At one point or another, we have all done it. You moved the wrong way or grabbed something weird and pushed back one of your fingers hard in a direction it’s not really supposed to go. It’s usually painful, but after some time and probably an ice pack on the finger, you decide that the finger definitely isn’t broken. It’s probably just a sprain. But is it? In this article, we will take a look at all things sprained fingers—what’s the true definition of finger sprain, what does a sprained finger feel like, and how to treat sprained fingers.
What is a Sprained Finger?
You were out playing baseball, and when you slid into home base, your finger went wonky for a second. It definitely isn’t broken, but it still hurts. You’ve sprained your finger. But what does that actually mean?
Strictly speaking, a sprained finger occurs when your finger is bent in such a way that it causes damage to the ligaments (such as the collateral ligaments at the sides of the finger) that help connect the various finger bones together. There are different grades of finger sprains. Grades 1 and 2 have light ligament damage, but the ligament is still in one piece. With a grade 3 sprain, the ligament is completely torn and damaged.
What Does a Sprained Finger Feel Like?
A question that often comes up is what does a sprained finger feel like? Is there something in a sprained finger that feels different than a mildly injured finger or a broken finger? A sprained finger tends to have its pain over the joints and ligaments and things associated with them. For example, the swelling from a sprained finger will be localized to the joint area where the ligament damage took place. Pain may also occur if you try bending your finger as the main purpose of the joints and ligaments is to help your finger bend and move.
Common Causes of a Sprained Finger
A sprained finger or fingers is not an uncommon sight to doctors. When you think about what causes a sprain—essentially your finger being moved the wrong way—it’s pretty easy to see how a sprain may occur. That being said, there are some causes of sprained fingers that pop up more than others. Sports are a leading cause of sprained fingers, especially any sport that involves the catching or throwing of a ball.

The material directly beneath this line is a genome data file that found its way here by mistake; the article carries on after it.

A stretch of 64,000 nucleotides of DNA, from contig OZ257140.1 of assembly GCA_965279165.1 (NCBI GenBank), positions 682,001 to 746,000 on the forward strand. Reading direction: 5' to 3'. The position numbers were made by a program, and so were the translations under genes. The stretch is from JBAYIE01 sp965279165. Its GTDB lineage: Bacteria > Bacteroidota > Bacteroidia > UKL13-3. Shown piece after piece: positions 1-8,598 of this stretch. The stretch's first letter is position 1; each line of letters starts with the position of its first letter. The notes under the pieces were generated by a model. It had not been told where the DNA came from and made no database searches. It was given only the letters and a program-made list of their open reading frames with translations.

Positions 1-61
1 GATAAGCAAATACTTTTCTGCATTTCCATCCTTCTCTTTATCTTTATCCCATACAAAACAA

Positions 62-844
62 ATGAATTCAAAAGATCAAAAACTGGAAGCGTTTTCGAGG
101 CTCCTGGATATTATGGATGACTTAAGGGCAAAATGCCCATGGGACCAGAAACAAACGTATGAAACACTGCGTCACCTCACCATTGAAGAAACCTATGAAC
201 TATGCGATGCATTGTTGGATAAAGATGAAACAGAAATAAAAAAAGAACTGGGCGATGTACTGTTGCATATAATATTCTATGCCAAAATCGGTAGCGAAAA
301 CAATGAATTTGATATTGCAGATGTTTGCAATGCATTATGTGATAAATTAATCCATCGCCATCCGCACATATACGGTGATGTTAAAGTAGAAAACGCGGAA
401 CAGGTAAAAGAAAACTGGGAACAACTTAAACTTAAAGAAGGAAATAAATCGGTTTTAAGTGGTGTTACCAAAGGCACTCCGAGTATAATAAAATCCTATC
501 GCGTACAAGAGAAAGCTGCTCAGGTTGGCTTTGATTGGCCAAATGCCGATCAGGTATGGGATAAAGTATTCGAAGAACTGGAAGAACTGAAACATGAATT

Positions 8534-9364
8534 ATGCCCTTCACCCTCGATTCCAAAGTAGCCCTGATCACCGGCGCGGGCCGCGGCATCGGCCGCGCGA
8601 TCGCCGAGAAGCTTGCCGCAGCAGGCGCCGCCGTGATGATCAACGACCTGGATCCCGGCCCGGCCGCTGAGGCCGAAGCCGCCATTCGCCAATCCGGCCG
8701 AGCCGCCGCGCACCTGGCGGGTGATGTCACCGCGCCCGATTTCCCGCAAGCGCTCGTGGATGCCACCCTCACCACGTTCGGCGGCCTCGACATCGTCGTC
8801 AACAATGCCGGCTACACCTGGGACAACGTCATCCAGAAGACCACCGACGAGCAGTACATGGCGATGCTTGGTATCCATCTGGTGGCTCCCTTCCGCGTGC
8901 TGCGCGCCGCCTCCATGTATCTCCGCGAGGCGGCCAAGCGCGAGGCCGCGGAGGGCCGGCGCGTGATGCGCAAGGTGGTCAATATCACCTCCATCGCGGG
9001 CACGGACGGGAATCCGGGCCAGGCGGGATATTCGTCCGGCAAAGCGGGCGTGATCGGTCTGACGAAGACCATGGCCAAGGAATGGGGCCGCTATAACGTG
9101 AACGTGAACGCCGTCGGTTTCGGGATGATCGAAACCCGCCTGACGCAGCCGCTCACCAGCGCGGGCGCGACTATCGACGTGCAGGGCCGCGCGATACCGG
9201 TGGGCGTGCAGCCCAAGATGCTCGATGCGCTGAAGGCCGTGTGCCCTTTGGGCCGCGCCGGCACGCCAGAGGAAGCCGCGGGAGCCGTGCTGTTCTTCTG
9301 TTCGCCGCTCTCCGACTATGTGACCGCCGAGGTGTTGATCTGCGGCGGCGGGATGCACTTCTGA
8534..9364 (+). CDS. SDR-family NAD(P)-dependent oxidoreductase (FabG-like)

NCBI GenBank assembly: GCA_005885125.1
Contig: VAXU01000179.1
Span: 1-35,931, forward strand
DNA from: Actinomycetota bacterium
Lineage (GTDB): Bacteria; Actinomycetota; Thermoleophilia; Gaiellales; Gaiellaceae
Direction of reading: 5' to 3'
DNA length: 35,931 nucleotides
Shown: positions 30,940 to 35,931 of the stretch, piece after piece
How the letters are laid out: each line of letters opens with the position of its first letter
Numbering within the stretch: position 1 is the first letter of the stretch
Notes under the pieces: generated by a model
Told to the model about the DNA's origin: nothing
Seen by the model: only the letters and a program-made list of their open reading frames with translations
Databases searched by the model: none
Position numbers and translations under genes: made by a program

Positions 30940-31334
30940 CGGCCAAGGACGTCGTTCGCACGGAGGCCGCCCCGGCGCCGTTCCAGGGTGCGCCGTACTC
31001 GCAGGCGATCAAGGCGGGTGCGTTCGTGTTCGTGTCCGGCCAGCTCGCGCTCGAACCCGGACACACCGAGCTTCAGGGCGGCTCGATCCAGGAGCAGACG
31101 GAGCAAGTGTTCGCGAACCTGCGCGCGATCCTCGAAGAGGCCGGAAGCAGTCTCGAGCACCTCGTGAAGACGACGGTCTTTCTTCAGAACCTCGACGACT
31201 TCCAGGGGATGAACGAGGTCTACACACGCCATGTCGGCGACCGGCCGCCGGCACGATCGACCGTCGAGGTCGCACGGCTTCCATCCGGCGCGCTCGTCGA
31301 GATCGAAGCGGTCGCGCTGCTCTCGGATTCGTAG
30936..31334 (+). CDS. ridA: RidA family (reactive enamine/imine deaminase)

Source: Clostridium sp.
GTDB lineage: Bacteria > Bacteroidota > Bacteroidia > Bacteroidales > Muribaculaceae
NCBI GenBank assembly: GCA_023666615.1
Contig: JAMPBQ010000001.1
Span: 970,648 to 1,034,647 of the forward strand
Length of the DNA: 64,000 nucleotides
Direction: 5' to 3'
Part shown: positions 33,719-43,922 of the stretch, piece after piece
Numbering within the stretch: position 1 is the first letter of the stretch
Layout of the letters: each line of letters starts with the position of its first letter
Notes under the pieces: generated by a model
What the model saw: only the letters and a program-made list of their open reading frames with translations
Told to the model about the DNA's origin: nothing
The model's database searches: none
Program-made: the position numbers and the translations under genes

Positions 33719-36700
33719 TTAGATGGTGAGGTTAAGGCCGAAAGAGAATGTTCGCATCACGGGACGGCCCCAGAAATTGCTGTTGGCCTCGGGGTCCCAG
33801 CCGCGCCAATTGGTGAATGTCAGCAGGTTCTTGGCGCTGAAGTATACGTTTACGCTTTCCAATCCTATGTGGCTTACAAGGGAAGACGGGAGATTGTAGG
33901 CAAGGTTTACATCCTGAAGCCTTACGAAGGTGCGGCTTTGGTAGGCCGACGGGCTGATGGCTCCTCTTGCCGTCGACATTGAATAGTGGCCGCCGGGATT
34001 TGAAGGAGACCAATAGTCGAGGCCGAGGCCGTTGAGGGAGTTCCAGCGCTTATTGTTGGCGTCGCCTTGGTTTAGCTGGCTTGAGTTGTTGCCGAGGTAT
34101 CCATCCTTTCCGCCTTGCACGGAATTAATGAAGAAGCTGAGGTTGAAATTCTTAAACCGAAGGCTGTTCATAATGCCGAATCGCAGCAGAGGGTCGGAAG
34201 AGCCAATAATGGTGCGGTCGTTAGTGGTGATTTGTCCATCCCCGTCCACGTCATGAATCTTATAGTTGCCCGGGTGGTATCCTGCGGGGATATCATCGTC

Sports and athletic activities can lead to sprains in the simplest of ways. If you are a runner and you fall, you will usually throw your hands up to catch yourself. Depending on how your hand hits the ground, your body can have enough force and momentum to cause the fingers to bend back in an unnatural way, causing a sprain.
Sports with balls also have the propensity to cause sprains just due to the nature of the activity. In sports like football or baseball, the ball is thrown by a hand and caught by a hand. In soccer, the ball may be kicked, but a goalie can block with their hands. Just to put it in perspective, your average NFL football player will throw a football at somewhere around 50mph. If you attempt to catch that football and it hits only the tip of your finger, it’s very easy to see how that finger can be forced backward by the speed of the football.
Beyond sports, the other main cause of finger sprains is best classified as life. Throughout our daily lives, we do a ton of things with our fingers. We open doors, we catch falling objects, and we move things around. If you simply misjudge the weight of something or the timing of something, you can easily bend your finger back into a sprain.
Luckily, once diagnosed, sprains are easily treated in a couple of different ways.
Sprained Finger Treatment Tips
Once you have a sprained finger diagnosed, the next step is to treat it. There are many kinds of sprained fingers treatment available. The following treatments are what are usually recommended, but if you aren’t sure, consult with your doctor who will advise you of the right finger sprain treatment for your particular injury.
One of the most common ways to treat a sprained finger is to put it into a splint. You’ve probably seen these before, and you can easily obtain them at your local pharmacy or medical supply store. Splints give added support to the injured finger and a little bit of protection until the finger is healed.
2. Buddy tape
Working in a manner very similar to the splint, buddy taping your sprained finger involves taping the sprained finger to one of its neighbors for extra support. Note the tape should be loose enough not to cut off circulation and allow the finger to bend.
A time-honored and medically sound tradition, icing the injured finger can help take down the swelling and lead to a little more mobility in the finger. Do not place ice or an ice pack directly on the skin; wrap it in a towel first.
Another way to treat the swelling that can be caused by a sprain is to keep the finger elevated. Elevation helps by increasing the return of blood to the circulation system, which helps lower swelling and pain to the finger.
These are all ways to treat a minor sprain. If you have a major sprain or a full ligament tear, a more complicated treatment may be required such as surgery. If the swelling or pain doesn’t lessen after a few days, it’s best to see a doctor and get professional medical advice.
Sprained Fingers: Part of Life
Odds are, if you are an active person, you have already suffered or will suffer a sprained finger. Unfortunately, it’s an injury that can be easily caused. Fortunately, however, it’s an injury that can be easily dealt with. The key is to recognize the injury, the severity of the injury and take the right course of treatment.
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